The statement also detailed what it claims are the events that led to the decision to switch the cladding for a cheaper version, to help close a £3m costs gap.

“KCTMO were pressing for an explanation for this gulf, saying that our objective needs to be to bring this project back within budget,” said the residents’ statement.

“The search was then on for substantial savings, not least on the external façade. Sounes observed, ’that the obvious targets for savings are: …Change Zinc cladding material to something cheaper. I think Planning will need a sweetener to swallow this, perhaps copper, ceramic, terracotta or more glass at low level, to which Artelia commented. Most of your list seems to be omissions or downgrading the spec as opposed to VE’.”

Building control failings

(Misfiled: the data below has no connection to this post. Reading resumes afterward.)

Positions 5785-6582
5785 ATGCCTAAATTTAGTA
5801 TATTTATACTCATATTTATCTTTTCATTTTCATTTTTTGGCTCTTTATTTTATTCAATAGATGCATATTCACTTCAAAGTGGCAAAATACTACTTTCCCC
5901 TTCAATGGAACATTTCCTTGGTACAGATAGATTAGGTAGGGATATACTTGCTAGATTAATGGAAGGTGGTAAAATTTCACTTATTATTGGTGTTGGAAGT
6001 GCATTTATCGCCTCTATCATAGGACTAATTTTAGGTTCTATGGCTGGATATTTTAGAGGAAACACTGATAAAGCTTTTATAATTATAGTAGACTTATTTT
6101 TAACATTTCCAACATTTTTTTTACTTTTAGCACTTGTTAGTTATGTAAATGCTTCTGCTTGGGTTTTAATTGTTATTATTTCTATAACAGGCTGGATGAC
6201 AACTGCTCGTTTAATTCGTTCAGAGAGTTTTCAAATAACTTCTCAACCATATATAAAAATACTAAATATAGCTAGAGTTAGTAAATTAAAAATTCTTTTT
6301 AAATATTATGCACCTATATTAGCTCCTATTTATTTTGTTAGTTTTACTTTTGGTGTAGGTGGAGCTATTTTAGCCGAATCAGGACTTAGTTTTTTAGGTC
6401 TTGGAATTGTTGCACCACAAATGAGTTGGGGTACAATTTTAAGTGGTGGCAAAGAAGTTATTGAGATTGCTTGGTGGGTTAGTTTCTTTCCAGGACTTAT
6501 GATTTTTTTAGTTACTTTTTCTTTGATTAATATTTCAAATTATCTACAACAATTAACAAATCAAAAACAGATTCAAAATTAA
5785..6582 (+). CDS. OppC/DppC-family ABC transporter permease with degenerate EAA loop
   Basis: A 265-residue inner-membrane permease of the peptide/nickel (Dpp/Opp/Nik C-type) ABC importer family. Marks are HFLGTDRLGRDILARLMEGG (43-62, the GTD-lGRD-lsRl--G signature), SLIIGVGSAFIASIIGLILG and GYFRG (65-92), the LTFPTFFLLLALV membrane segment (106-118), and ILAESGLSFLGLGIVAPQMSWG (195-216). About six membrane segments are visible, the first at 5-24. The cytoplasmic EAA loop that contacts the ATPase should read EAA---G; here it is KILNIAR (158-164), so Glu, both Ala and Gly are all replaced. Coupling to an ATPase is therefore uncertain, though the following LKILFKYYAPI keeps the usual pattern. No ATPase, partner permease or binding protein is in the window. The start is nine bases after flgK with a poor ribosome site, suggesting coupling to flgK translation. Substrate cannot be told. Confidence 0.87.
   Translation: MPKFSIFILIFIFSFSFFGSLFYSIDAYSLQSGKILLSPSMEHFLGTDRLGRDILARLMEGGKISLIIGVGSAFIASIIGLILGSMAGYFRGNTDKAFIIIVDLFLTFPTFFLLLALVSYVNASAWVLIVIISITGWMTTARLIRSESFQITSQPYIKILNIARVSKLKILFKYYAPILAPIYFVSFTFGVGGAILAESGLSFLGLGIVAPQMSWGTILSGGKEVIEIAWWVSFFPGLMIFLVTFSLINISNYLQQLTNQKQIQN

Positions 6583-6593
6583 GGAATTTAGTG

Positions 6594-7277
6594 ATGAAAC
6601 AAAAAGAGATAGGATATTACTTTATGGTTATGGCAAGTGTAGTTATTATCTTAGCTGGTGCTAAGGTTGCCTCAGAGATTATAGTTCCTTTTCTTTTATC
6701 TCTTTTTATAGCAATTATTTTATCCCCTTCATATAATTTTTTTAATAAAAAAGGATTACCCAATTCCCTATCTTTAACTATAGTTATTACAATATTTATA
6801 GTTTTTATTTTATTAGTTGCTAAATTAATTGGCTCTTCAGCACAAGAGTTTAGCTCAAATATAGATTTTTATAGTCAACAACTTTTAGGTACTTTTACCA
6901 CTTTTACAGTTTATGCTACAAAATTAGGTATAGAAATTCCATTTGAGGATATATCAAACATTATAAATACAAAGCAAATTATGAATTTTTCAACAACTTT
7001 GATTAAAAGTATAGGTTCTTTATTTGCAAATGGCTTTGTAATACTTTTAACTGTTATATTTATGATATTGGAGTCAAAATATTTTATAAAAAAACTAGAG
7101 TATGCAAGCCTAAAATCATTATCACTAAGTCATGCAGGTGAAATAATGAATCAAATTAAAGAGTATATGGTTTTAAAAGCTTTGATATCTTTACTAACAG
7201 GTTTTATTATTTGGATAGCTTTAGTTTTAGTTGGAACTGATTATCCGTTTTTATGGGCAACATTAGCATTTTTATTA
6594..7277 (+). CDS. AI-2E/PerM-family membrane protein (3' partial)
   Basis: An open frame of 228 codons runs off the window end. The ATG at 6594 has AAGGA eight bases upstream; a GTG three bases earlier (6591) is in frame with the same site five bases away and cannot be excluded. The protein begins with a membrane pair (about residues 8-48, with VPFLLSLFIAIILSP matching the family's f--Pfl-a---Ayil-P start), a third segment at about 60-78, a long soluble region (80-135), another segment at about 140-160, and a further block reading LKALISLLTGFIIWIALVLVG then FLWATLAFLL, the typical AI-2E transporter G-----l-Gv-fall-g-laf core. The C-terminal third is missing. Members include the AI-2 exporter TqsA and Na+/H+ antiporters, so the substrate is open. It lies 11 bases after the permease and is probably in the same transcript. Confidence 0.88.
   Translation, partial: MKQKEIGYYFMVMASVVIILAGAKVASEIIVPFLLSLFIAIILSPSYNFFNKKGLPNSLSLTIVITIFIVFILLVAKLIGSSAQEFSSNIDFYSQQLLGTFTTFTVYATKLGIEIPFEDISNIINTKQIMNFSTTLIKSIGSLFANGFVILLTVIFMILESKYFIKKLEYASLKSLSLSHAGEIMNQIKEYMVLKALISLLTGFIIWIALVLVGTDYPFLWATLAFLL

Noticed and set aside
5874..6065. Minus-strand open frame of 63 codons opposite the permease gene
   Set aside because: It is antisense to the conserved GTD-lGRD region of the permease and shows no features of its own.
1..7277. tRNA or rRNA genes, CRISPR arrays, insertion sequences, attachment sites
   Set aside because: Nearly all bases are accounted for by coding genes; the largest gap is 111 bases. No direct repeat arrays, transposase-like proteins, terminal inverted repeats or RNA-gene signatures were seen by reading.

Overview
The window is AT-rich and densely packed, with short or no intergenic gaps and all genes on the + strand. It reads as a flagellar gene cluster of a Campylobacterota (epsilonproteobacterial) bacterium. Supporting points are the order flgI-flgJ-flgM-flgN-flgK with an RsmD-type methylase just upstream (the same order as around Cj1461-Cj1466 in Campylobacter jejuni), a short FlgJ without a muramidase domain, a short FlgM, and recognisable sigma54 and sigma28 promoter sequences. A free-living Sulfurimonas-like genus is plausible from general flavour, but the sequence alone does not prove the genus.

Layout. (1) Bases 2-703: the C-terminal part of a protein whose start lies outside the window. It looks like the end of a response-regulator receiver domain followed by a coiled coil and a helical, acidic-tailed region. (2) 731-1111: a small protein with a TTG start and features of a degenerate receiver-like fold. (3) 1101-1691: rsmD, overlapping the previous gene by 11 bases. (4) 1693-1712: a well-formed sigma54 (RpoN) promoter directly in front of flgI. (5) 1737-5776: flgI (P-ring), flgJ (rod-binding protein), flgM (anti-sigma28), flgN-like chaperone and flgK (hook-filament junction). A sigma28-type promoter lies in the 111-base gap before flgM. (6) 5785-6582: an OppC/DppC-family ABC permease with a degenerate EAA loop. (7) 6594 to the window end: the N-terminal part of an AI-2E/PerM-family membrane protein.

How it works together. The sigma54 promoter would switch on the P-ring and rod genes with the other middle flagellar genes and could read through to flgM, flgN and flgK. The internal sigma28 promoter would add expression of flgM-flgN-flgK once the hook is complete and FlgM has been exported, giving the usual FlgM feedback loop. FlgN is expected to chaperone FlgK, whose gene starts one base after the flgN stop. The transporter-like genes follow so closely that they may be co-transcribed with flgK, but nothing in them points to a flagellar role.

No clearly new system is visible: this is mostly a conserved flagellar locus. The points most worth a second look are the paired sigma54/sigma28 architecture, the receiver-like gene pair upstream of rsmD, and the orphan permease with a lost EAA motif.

Meanwhile, Kensington & Chelsea council has admitted that building control officers approved the completed refurbishment works at Grenfell Tower despite never receiving sufficient information to get a complete picture of what was being built.

The council issued an unreserved apology for the failings in its building control function, after it published evidence to the inquiry showing that it did not keep proper records of the project.

Construction work was allowed to begin without officials seeing plans, and they never issued a decision notice formally approving design drawings.

Despite all this, the council told the inquiry that its building control office issued a completion certificate on 7 July 2016. “It should not have done so,” it added.

Phase 1 of the public inquiry into the Grenfell Tower fire in June 2017 found that the refurbishment, conducted in 2014, was not compliant with building regulations, and that the flammable cladding installed was a chief reason for the rapid spread of the fire.

The job of building control is to ensure that development plans and the carrying out of work meet the stipulations of building regulations.